Identifying transferable skills
The NHS is always looking for the very best people. We need people with a wide range of skills and experiences that working in other sectors and industries can bring.
You'll have some skills that we are looking for in the NHS. It could be as simple as identifying what they are and then taking that first step.
Caring for people
- you may already be in a job where you are caring for people, whether it be the elderly or those with a disability or additional needs. Perhaps you have raised a family or you are a carer, with experience of looking after a family member or relative
- 70% of roles in the NHS involve staff who are in front-line roles, having direct contact with people and treating and caring for them. These include nurses, midwives, doctors, dentists, allied health professionals and some healthcare science roles
- management staff, those who work in health informatics and the wider healthcare team, work with patients less directly but make a valuable contribution to the delivery of healthcare
- you may have previous experience of working with people, in a caring, advisory or management role, or as part of a team
- you may be a people person, who would enjoy helping patients and families to feel comfortable and supported while they spend time in healthcare settings
- you might prefer to work on an hospital information desk, directing people to the right department, or in a hospital based newsagent, chemist or coffee shop
Most healthcare jobs involve working with people and team work is very important. You could be:
- working with patients as a member of a healthcare team
- working in the community, either in a multidisciplinary team with social workers, in a small team in a GP surgery or clinic, or working one to one with patients in their own homes.
- in a management or support role, such as finance, HR, catering, estates and facilities
Making the move into diagnostic radiography and imaging is easily the best one I’ve made since signing up for the RAF.
Knowledge of science and technology
- providing direct care for patients requires a general understanding of some areas of science
- a more detailed knowledge of biology, chemistry or physics is required for many roles in the NHS, where healthcare science staff, doctors, dentists and allied health professionals use their knowledge of specific areas of science on a daily basis
- there are other roles, such as medical research where an advanced knowledge and passion for specialist areas of science is required
- today’s healthcare services use the latest healthcare technology to ensure patients are treated more effectively. Implementation of new technology is the main focus of some areas of healthcare science and health informatics, and in some advanced dental, nursing and therapy roles
Organising and managing
- you may already work in an office or in a role that uses administrative skills. You may be supervising, leading a team or have management experience
- the NHS has 1.3 million staff and is the largest employer in Europe, made up of 500 different organisations in England alone. People, building, finances, information services and stores and supplies need to be organised or managed. For some of these areas you don’t need to be a healthcare professional and you may be able to use your existing qualifications or you can make the transition through in-service training. These areas include management and health informatics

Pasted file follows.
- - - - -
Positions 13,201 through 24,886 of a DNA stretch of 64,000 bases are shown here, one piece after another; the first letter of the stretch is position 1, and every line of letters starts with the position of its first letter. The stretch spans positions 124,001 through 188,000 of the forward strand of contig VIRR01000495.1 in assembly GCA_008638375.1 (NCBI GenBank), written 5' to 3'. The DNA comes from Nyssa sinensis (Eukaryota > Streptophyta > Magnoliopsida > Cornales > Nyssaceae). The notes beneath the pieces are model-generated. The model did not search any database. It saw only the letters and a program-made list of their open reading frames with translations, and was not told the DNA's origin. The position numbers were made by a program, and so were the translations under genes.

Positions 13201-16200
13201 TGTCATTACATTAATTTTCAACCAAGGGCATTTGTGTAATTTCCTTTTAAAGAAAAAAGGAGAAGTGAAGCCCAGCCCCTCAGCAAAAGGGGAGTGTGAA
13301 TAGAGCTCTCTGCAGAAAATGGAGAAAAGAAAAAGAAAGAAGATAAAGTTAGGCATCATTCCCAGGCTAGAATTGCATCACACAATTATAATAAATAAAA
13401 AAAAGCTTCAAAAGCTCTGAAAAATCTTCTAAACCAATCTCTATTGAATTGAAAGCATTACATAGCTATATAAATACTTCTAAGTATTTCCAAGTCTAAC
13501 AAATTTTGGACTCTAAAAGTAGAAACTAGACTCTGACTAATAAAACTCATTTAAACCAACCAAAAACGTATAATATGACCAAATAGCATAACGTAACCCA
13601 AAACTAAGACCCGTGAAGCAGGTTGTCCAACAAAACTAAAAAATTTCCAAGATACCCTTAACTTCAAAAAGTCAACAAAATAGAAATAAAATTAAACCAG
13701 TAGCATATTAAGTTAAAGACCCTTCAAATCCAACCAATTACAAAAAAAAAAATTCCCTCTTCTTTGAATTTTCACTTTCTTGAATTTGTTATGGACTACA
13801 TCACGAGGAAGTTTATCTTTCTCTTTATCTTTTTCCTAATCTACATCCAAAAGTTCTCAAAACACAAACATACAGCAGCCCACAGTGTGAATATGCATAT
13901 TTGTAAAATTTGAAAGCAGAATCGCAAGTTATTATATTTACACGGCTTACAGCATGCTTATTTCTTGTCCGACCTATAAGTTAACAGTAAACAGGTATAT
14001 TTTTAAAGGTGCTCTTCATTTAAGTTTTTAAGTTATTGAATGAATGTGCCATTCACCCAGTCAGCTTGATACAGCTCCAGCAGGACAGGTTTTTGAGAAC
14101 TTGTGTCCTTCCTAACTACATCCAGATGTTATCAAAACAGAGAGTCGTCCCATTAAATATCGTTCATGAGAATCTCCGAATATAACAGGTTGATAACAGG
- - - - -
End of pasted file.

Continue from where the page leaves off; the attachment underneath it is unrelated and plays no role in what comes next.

- management skills from areas such as finance, communications, IT or project management are all going to be useful in healthcare management
- you may already work with computers, enjoy analysing data or find satisfaction in keeping accurate records. These are skills widely valued in all areas of healthcare
- if you are an IT specialist you may be interested in health informatics where you could be involved in IT technical support, health records, information management (including knowledge and library services), developing and maintaining websites or statistical roles
Practical skills and trades
- if you are a trained trade professional, such as an electrician, plumber, painter and decorator or a carpenter, your skills are in demand. You could use your skills to ensure vital equipment is kept in use and hospitals and community health centres are safe and attractive environments for staff and patients
- good housekeeping skills are valued to keep hospitals clean and reduce the chances of infection
- catering skills are needed to provide a wide range of food that caters to different patient diets
- if you have gardening skills these can be used to maintain calm and pleasant outdoor spaces to help patients recuperate
What about qualifications?
Whatever level of qualifications you have, there will be a role in healthcare for you.
- for some roles, such as clinical support worker roles, you may not need many qualifications and you can learn on the job
- if you want to work in nursing, healthcare science or an allied health career you could consider study for a degree course. Financial support may also be available. If you don’t have the right entry qualifications or haven’t studied for several years you could consider an Access to Higher Education course
What if I don’t have experience in the area I am interested in?
If you don’t have sufficient relevant work experience in the area you are interested in getting into, you may need to consider voluntary work.
- you can volunteer directly with the NHS and opportunities can be found on NHS trust websites
- you can also volunteer for a wide range of charities and organisations in social care or healthcare
- it is also worth bearing in mind that relevant work experience may be an entry requirement for some healthcare courses.
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